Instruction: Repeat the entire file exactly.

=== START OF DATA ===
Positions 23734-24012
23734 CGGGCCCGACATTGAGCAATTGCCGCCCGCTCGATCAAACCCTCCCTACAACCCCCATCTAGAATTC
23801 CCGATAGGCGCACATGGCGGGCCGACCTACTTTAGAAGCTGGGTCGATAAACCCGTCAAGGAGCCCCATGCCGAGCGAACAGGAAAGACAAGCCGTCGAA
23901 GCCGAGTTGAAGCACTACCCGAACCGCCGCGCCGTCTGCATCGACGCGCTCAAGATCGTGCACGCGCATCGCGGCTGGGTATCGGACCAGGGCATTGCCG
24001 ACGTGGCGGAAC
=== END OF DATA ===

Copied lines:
Positions 23734-24012
23734 CGGGCCCGACATTGAGCAATTGCCGCCCGCTCGATCAAACCCTCCCTACAACCCCCATCTAGAATTC
23801 CCGATAGGCGCACATGGCGGGCCGACCTACTTTAGAAGCTGGGTCGATAAACCCGTCAAGGAGCCCCATGCCGAGCGAACAGGAAAGACAAGCCGTCGAA
23901 GCCGAGTTGAAGCACTACCCGAACCGCCGCGCCGTCTGCATCGACGCGCTCAAGATCGTGCACGCGCATCGCGGCTGGGTATCGGACCAGGGCATTGCCG
24001 ACGTGGCGGAAC